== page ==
Imagine a world where all objects are considered equally worthy of our attention, whether human or non-human (your friend or a plant in the garden), large or small (an atom or the universe), whether real or imaginary (a lone tree or the fairies that inhabit the glens of Scotland). A world where objects are made up of “real” and “sensory” properties and are not simply the sum of their parts. A world where the combination of the Real Object with Real Qualities and the Sensual Object with Sensual Qualities illicit a matrix of combinations that reveal the Kantian constructs of time and space and Graham Harman’s terms of eidos and essence.
This is a world where Harman claims that philosophy is closer to aesthetics than mathematics and science, and rather than seeking to possess knowledge, that truth resides in reality. It is a world where the autonomy of objects is paramount in spite of their inter-connectedness. This is Object-Oriented Ontology (OOO), a branch of philosophy more generally termed Speculative Realism, and described by Harman as “the new theory of everything”.
In this world of OOO, Being resides within objects which form part of a reality, separate and independent of human awareness. It is a world that is buried from sensory perception, presence and appearance. Objects do not make full contact with other objects or with the human mind, but are mutually withdrawn. The OOO world is in stark contrast to the post-modernists (such as Barthes, Foucault, and Zizek) where reality is socially constructed through language, power, and cultural practices.
Harman recognises that the conjunction of two Real elements, is the most difficult to describe and comprehend since neither the Real Object or its Real Qualities are visible to us. He emphasises that OOO does not claim to know essence from direct contact or experience, and neither are accessible to us – rather like Kant’s noumena, remaining hidden behind presence and the sensory world. As a result of Kant’s philosophy, the object and ontology were cast adrift in a sensory world for centuries. However, for Harman, at least, it does not follow that an object’s inner soul or nature does not therefore exist. He refers to Leibniz (ref 2018 p159) who considers that every Real Object is a single unit with a multiplicity of qualities, making it unique and essential in nature, and necessary in the world for determining one object from another.
For much of the first two years of my practice and research, my search has been for essence as defined in Graham Harman’s Object-Oriented Ontology (2018)(OOO). Indeed, the Onion Diagram, a key output of the first year, derived and developed from my photographic practice, has at its heart the Essence of Self and Subject.
In the search for essence my practice became about glimpsing “ephemeral hiddenness”, and then about possibilising the “awareness” of another in the field. Indeed, two of the ten signifiers of the Onion Diagram closest and most important to revealing the essence or a realisation of Being are Perceptive and Dynamic Awareness. Kirstin Simpson in her MA Thesis (2015) refers to the aesthetic experience as being embodied through integrating mind and body. Allure manifests a paradox of connection on the one hand and an enduring sense of separation on the other. While Being aware of Being, we are aware that the object will remain forever withdrawn, except for perhaps a glimpse. The Onion Diagram reflects this paradox in my practice. While I am able to enhance my chances of experiencing allure in the field – through, for example, the development of particular camera or attentive skills, spending significant periods of time with the same object or in the same location – it is down to a moment of revelation or withdrawal. Allure is a transitory moment when rather than being seduced by the sensory world, our attention is drawn by a glimpse of reality. However, Harman’s concept of allure, for me, represents the Real Quality of the resultant image, that has reduced space and frozen time, through the unique properties of the camera, and thus brought allure to the awareness of the viewer.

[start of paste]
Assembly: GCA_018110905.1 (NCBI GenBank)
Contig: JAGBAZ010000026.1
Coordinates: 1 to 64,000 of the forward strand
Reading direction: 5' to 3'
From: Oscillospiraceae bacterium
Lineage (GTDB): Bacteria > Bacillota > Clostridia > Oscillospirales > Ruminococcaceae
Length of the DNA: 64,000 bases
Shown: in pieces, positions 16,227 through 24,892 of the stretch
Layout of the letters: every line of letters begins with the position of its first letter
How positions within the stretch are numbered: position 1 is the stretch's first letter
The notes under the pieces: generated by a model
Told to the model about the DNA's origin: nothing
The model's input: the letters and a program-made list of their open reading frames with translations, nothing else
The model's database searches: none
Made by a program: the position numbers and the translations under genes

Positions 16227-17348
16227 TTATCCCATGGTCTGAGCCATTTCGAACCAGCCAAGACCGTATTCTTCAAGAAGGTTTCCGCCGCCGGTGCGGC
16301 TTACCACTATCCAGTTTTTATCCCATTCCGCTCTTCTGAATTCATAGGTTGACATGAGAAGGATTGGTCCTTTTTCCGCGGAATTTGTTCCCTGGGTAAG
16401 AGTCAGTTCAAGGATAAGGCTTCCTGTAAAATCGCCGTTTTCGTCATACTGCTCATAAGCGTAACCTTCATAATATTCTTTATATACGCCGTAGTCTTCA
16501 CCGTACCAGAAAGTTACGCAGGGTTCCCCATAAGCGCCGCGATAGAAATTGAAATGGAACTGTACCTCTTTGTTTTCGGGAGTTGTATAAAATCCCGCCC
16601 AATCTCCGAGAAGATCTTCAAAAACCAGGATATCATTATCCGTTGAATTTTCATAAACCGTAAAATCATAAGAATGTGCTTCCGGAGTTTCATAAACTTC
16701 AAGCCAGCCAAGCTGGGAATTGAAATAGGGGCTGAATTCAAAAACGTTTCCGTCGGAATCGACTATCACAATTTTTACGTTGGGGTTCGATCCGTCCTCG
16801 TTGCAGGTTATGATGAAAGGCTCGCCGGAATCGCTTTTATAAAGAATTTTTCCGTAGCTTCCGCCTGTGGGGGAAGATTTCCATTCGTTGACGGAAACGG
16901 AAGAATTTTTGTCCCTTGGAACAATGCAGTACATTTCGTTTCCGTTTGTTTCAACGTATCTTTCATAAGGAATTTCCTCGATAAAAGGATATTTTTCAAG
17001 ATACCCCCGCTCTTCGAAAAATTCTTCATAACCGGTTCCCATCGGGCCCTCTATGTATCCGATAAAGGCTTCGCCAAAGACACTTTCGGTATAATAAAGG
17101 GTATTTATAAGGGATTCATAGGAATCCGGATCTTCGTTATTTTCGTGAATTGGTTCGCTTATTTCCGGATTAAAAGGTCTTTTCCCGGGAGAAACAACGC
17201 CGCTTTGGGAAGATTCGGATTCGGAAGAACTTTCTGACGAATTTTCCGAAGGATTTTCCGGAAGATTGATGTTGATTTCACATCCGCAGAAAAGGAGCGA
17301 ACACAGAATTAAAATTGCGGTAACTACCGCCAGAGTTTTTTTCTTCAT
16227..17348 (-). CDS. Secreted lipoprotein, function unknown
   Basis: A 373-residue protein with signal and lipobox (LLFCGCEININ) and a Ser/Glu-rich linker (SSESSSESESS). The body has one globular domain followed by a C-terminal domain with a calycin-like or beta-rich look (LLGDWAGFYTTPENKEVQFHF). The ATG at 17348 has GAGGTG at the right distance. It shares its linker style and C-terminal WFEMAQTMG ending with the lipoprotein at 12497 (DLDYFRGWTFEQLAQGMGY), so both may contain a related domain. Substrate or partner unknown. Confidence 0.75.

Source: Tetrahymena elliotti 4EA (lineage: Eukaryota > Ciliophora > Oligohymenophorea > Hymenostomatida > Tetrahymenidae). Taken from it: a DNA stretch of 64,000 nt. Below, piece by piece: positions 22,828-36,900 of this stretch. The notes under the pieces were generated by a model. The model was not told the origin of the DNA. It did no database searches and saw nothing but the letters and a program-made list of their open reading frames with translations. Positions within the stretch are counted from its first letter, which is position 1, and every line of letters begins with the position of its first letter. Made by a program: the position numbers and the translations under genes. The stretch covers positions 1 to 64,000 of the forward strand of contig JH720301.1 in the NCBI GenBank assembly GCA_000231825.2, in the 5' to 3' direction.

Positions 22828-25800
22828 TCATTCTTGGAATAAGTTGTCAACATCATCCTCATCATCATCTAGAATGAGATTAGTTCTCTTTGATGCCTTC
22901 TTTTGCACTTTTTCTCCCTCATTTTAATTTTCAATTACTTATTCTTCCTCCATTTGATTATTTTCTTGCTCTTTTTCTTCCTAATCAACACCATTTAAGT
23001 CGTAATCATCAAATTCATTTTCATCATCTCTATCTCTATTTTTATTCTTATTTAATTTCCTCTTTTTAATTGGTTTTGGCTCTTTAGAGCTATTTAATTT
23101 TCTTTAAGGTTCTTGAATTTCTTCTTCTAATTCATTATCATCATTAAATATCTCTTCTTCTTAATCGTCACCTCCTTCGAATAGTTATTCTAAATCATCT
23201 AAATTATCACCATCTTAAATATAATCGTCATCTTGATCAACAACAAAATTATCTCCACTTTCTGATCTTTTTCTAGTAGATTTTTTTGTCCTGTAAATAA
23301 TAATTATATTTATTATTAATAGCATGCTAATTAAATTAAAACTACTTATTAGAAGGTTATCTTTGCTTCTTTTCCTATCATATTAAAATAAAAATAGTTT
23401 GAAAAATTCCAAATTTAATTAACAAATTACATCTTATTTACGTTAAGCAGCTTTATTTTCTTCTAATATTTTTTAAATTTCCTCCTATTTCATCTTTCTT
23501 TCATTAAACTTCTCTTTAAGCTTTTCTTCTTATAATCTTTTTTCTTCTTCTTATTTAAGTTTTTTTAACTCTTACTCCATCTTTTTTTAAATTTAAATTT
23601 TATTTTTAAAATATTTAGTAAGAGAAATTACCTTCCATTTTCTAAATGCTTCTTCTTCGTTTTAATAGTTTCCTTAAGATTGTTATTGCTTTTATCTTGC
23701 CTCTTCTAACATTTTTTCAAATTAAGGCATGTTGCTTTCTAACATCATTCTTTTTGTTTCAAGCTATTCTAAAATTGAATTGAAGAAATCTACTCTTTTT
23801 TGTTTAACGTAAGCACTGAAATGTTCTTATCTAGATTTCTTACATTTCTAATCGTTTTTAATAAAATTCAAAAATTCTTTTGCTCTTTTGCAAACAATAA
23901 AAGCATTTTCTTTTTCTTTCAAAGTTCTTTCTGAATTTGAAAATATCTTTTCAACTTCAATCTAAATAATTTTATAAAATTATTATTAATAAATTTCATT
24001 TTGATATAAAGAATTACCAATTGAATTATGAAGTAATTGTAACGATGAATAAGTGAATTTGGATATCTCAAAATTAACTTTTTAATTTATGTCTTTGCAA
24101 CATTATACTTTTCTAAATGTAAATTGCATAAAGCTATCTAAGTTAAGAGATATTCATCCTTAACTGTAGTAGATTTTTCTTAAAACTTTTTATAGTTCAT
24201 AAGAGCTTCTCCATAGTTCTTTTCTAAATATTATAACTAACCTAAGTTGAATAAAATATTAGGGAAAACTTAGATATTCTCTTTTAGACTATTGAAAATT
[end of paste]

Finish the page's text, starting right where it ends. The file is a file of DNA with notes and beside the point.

It is becoming clear to me that those whose art and writing has commanded my attention over the years, most likely have allure – the “more than” to which Graham Harman refers. It is interesting to look at the work of Monet and Nan Shepherd and see how those practising two different artistic genres can manifest the noumena through their painting or words. In both cases, they have spent many years getting to know their locality, attending to the changes across the years and seasons. They have both expressed a sense of Being and an ability to hint at that which remains hidden from so many.
Harman, G. (2018). Object-Oriented Ontology – A New Theory of Everything. Milton Keynes, Pelican Books.
Simpson, K. (2015). The Distant Real – Showing Not Telling – Allure and Metaphor in Embodied Aesthetic Experience, National College of Art & Design. MA.